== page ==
A flat tire is a common occurrence when traveling in South Sudan. (IMA World Health/Nancy McGaughey)

Getting Around in South Sudan

  • Mar 20, 2015

IMA World Health/Nancy McGaughey


ne does not expect travel in South Sudan to be easy. After all, it is a new country, in which infrastructure is still under construction.  But, still….

I needed to travel to Poktop, in Duk County, Jonglei State. First, this involved flying to Bor, the capital of Jonglei State. No problem, as there are three commercial flights every morning. I  had a ticket to fly on one of these. As I needed to carry cash to our office in Bor, I needed to get special clearance. This means going to the airport early (before the 7 a.m. check-in time).

We were there by 6:30, but no one was at the office. We wait about 20 minutes, until finally someone comes. He looks at my passport and stamps the required letters.

Off to the next office.

The office door is open, the light is on, but no one is there. We wait again. I leave my co-worker with my passport and go to check in. Having completed that process, I return. Still, no one has appeared. We wait. Finally someone comes, looks at my passport, stamps the letters and I am off to get in line for final scanning of luggage.

I am greeted by a long, slow-moving line. Just as my turn comes and my bags are on the conveyor belt and going through the machine, the electricity goes off. There was just enough time for them to notice I had cash. I produce the required, stamped letters, but it is dark and the attendant cannot read them. Off she goes to find a flashlight in working order. After some minutes of waiting in the dark, she returns and looks at my documents. Finally, I am cleared to go.

Next, we are transported to the plane by minivans. Our luggage is loaded on the plane, we are about to board and someone comes and says there has been a change of planes.  “Please collect your luggage and proceed to another plane,” we are told.  About half way to the other aircraft someone comes along and says, “No, go back to the original plane.”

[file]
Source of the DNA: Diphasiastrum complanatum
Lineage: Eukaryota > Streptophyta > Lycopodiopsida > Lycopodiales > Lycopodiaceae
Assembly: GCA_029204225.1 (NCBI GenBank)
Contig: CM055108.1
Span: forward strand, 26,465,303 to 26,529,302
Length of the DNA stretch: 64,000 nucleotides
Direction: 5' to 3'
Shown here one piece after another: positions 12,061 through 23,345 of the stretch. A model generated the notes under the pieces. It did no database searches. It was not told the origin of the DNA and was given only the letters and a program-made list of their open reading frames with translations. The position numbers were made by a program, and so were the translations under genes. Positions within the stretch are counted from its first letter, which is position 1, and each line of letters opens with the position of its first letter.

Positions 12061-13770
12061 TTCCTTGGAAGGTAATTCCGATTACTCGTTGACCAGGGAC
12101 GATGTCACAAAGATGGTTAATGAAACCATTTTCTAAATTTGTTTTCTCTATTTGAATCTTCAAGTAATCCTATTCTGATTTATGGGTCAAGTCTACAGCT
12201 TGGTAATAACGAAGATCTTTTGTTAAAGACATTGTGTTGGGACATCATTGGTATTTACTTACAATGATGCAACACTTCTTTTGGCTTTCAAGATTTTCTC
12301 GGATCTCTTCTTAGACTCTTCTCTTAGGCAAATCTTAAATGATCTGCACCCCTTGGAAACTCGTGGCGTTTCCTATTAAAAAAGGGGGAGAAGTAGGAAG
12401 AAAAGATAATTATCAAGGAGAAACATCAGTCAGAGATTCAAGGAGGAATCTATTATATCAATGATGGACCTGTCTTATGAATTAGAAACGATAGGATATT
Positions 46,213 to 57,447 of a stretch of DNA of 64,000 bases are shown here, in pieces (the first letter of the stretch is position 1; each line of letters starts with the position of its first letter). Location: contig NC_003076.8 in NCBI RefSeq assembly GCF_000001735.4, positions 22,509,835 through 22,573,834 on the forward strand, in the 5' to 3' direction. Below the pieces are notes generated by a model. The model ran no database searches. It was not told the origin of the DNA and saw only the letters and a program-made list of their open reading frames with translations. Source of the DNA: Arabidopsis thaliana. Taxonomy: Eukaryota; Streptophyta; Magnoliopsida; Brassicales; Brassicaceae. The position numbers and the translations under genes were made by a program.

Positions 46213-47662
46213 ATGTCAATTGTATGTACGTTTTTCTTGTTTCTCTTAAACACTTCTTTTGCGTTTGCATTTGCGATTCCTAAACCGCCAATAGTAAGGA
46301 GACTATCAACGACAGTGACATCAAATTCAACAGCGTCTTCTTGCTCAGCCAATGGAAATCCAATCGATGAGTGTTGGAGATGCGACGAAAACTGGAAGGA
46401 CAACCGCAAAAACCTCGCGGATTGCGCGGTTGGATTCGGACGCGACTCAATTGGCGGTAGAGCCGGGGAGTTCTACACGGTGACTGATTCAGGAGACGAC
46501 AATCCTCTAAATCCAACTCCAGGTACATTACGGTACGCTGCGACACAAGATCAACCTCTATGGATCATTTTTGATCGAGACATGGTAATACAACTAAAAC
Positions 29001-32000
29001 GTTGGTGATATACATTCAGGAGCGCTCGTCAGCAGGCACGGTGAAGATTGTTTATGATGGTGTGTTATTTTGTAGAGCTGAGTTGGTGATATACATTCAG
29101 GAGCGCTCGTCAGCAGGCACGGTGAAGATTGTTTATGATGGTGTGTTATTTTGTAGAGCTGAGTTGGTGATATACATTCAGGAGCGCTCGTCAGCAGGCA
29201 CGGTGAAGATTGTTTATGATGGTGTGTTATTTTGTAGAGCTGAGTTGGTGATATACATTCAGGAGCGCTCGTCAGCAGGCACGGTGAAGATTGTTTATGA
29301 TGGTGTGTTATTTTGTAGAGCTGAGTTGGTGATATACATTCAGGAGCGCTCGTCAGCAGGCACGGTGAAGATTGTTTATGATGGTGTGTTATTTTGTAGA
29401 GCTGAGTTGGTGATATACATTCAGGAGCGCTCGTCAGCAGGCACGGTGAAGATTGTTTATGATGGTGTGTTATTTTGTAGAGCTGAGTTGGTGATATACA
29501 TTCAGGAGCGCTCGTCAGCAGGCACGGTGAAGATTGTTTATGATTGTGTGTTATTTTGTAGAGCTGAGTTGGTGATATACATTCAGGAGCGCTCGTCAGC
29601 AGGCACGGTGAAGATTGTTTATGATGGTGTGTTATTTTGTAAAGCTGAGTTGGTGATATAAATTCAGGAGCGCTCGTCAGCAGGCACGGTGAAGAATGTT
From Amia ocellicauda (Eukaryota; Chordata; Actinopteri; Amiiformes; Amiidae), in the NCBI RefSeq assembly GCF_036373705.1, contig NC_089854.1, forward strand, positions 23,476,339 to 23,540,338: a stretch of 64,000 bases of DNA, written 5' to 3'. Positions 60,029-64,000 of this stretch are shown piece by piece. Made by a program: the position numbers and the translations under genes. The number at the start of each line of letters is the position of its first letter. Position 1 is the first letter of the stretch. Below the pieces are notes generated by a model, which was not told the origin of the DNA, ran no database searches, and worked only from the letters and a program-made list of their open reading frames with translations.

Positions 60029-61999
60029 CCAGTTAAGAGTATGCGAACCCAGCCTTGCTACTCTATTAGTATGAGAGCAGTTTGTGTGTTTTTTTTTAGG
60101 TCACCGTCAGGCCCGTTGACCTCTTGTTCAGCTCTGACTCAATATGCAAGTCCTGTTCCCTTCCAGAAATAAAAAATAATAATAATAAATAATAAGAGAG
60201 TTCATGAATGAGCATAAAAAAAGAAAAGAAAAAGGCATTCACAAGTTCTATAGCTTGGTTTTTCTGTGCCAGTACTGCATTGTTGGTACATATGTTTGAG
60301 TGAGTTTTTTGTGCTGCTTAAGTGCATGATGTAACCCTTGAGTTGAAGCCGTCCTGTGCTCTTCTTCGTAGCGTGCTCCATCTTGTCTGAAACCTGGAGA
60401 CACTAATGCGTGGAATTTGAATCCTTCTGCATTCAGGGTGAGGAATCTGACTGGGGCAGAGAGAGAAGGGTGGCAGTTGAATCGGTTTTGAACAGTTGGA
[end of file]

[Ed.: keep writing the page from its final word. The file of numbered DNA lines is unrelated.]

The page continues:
Back to the plane and this time we actually board it. Just as our seatbelts are fastened, the pilot says, “There is too much fuel on this plane. We will need to take a different aircraft. Everyone please disembark and walk to the other plane.”

So we continue to the next aircraft.

Somewhere along the way, we pick up three more passengers. No problem, because this is South Sudan. One person will sit on the floor in the back, one in the co-pilot’s seat and the other will sit between two other passengers.

I am met at the airport by a Land Cruiser and other staff who will be traveling with me.

Now for the road trip to Panyagor, and then on to Poktop the following morning.

Applying the term “roads” to rural South Sudan is stretching the term. You always need to be sure the spare tire is in good repair. There are parts of the road that are like travelling across a washboard–consistent small bumps. And those are the good part.  In other areas, there are deep holes that need to be avoided. As we near Panyagor, we got stuck on the ridge between two ruts. Couldn’t go forward, couldn’t go backward. Our driver switches to 4-wheel drive. Still, we do not move. He gets out and, using a tire iron, attempts to knock off part of the “ridge” of the rut. We still do not move. Another passenger walks over to a nearby home and borrows a shovel. Finally, we are able to move and within another 15 minutes have made it to Panyagor.

The vehicle has stopped moving, but it is some time yet before the body stops shaking.

Nancy in South SudanNancy McGaughey works for IMA World Health as a reproductive health and nutrition advisor in Juba, South Sudan. Originally from Russellville, Indiana, she went to South Sudan in February 2009. The 65-year-old likes field work and empowering South Sudanese. If she has a day off, she’ll probably be reading or cooking. Read more about her here.


About our field bloggers

Just as our name suggests, IMA World Health works all over the world to bring health, healing and well-being to people in need.

Every day, our staff members are in the field. Some of them are counseling, some are constructing, some are teaching and some are providing life-saving medicine and malaria nets.

No matter what they do, they touch lives.

Several staff members have agreed to write about, photograph and record some of their experiences in the field.

We hope their stories inspire and inform you about IMA’s mission and work around the world.

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